In order to prove that it is not just Colgate that can inspire confidence, expect the announcement that Alistair Darling is to release funds to provide a safety net for children across the UK by guaranteeing levels of contribution to the premolar puck.
Monday, September 08, 2008
It is striking that this incident took place next to the Council Offices and just yards away from the police station which is also home to the Safer Sutton Partnership.
I came back from London on the train recently where I overheard a couple of black ex-Brixton residents talking. One explained to the other how a girl that he knew was "kicked to death", whilst the other knew someone that had been shot in his car. I got into conversation with them. It was illuminating that despite being relatively young and people that had "been up to tricks" in their youth, they escaped Brixton to Thornton Heath because it was too dangerous.
Knives have become a fashion accessory in parts. Guns must not be allowed to become the norm in gang culture here in South London. Knife arches in Sutton have produced some results, increased stop and search also. Boris is right to have concentrated on transport police. Everything that we can do to stop importing this problem will help before we get to the stage that we are producing too much of our own serious crime.
No-one was injured by the gun but one man is in hospital and a further ten arrested. The surrounding roads remain closed whilst the police investigate.
Sunday, September 07, 2008
As I pointed out in last week's Sutton Guardian good communication between residents and their local council is pivotal, after all as residents we're the ones paying for it. However, Lib Dem-run Sutton must remember that good communication is a two-way street, and that means listening to residents. Not the sham consultations we're used to – I mean really listening.
The Lib Dems are skilled at telling residents how good they think they’re doing and are adept at pumping out material to that end - often flying in the face of reality. A recent Ipsos MORI study shows that only 4% of residents feel they can definitely influence Council decisions, compared to roughly 50% who feel they can't. Even this is rose-tinted, I suspect. Let's not forget the response of 22 residents was the 'justification' for the above-inflation council tax increase affecting tens of thousands of households.
Blasting messages at the public doesn't work; as residents we need to feel we can respond, and more importantly that we will be listened to by the Lib Dem Council. The garden waste controversy shows us this. This will be the challenge for any Council PR team and a chance to mitigate cynicism over its cost.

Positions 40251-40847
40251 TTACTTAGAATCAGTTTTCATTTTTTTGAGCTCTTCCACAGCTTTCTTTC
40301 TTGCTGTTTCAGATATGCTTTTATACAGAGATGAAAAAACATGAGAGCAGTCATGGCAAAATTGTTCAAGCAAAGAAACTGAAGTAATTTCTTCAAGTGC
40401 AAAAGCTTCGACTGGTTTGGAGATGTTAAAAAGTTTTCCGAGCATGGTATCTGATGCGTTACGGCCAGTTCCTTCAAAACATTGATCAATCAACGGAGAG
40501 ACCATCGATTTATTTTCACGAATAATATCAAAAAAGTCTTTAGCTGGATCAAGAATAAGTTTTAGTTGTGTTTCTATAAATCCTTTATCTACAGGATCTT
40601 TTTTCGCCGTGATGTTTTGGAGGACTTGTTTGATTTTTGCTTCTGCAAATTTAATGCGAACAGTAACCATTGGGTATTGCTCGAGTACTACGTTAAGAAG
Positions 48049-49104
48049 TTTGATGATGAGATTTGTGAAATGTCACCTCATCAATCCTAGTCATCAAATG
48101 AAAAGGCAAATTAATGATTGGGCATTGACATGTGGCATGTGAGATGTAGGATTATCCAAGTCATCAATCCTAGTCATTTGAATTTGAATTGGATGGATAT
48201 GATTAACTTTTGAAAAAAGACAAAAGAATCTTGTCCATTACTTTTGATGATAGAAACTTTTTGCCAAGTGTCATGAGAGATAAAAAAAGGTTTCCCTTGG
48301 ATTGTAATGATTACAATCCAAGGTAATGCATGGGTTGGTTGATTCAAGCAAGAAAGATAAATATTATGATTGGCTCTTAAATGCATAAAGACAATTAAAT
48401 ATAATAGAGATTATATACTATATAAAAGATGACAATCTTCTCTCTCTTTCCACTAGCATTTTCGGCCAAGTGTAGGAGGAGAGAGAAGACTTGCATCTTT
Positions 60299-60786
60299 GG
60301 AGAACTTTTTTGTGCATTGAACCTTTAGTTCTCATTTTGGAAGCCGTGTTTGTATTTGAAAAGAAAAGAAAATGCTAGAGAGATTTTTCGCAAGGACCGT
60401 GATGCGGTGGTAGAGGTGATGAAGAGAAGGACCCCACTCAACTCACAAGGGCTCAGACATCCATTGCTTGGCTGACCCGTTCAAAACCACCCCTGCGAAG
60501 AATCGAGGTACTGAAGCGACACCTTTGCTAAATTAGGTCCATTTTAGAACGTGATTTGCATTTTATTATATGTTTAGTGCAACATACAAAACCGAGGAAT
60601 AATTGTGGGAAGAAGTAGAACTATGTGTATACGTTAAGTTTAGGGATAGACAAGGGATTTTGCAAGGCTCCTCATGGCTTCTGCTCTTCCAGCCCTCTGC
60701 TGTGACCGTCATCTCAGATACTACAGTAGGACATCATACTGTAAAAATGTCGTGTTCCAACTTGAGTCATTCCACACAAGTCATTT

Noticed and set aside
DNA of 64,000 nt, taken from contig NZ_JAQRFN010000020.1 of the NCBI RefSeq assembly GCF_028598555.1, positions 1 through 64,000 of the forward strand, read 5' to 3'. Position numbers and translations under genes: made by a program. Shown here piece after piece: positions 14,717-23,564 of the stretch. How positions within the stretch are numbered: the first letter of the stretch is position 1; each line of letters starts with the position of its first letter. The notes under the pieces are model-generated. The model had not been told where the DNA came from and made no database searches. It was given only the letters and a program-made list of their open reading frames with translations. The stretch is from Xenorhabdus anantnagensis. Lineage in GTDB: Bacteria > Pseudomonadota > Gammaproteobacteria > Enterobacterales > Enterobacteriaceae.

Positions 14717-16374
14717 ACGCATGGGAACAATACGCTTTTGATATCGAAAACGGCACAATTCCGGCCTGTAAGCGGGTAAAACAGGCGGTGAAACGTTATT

As Conservatives real and meaningful consultation with residents is enshrined in our values, along with real value for taxpayers, complimenting the hard work of Sutton staff. An incoming Conservative administration will implement policies to breakdown the barriers that separate the Council and the community it serves, so that the organisation we all pay for really starts to listen.
Saturday, September 06, 2008
I am not an advocate for slashing communication budgets. It is important that residents do know the good things that the Council does. The Council also needs to act as a central repository of information and to share bad news. Many people are unsure how to access council services, or indeed do not know much about what their council do, despite paying through the nose for the privilege.
The biggest failure of this Council with regard to communications is understanding that it is a two-way process. Whereas there will always be messages that the Council wishes to get across, it is even more important to be able to receive, digest and act upon messages that members of the public want to pass on. After all, the Council is only an extension of the residents in Sutton, acting as the provider of collective services paid for by them, when it is most convenient to have a community-based service rather than everyone fending for themselves. Imagine the number of dustcarts that would be driving around if it was a free-for-all.
The unpopular green garden waste charge is but one illustration of this failure. Logic dictates that the Council should consult before introducing a policy, not six months into the service. The LibDem Executive knew that it would be an unpopular policy, therefore they knew that they wouldn't like the answer that was likely to come back. This was failure no. 1. Secondly, they did not clearly articulate the changes. Many people were not aware of the changes until their old clear bags were left uncollected. Others were not aware that the £35 was per bag and not the total charge. Few people knew that the £35 got them a bag that was half the size of the original.
Finally, the consultation that has just ended was strictly controlled to exclude debate. Colin Hall made the mistake of walking into the Carshalton Local Committee where an open Q&A session raised some interesting points, with some shall we say animated residents. None of the other Local Committees allowed this, instead having Colin Hall and or officers standing to the side whilst residents quietly filled in a form. The communications team contacted 1000 residents to gain the views of a statistically relevant sample, which is to be commended. Unfortunately, the LibDems held a meeting on Friday night, before the cross-party group charged to suggest changes had seen the results. Therefore, either the decision has been made behind closed doors without worrying about what residents actually said, or the results are back and are being 'analysed' before general release. Either way, it's not the transparent U-turn that we might have been expecting after the grief that the LibDems got for making the original decision in such an intransigent fashion. The cross-party meeting is next Friday, so we won't have long to wait.
Thursday, September 04, 2008
The last year has seen more debate on the blog as people get a little bolder, leaving comments. Readership has picked up overall though dipped in the summer as I posted less frequently. Absolute Unique Visitors as measured by Google Analytics reports a monthly readership of between 350-500. Not bad when you consider that Sutton Council could only muster 22 responses to its annual budget consultation.
My resolution for the coming year is to post more regularly. This is akin to the giving-up-smoking New Year resolution as other commitments start to call upon my time, but I'll persevere whilst trying not to dilute the site with posts that are covered far better by others. Let's see how long it lasts anyway. Keep the comments coming and the debate flowing.
Update: 2nd resolution is to proof-read a little more carefully. Thanks to a very public sociologist for pointing out that he was 57th whilst I was 56th.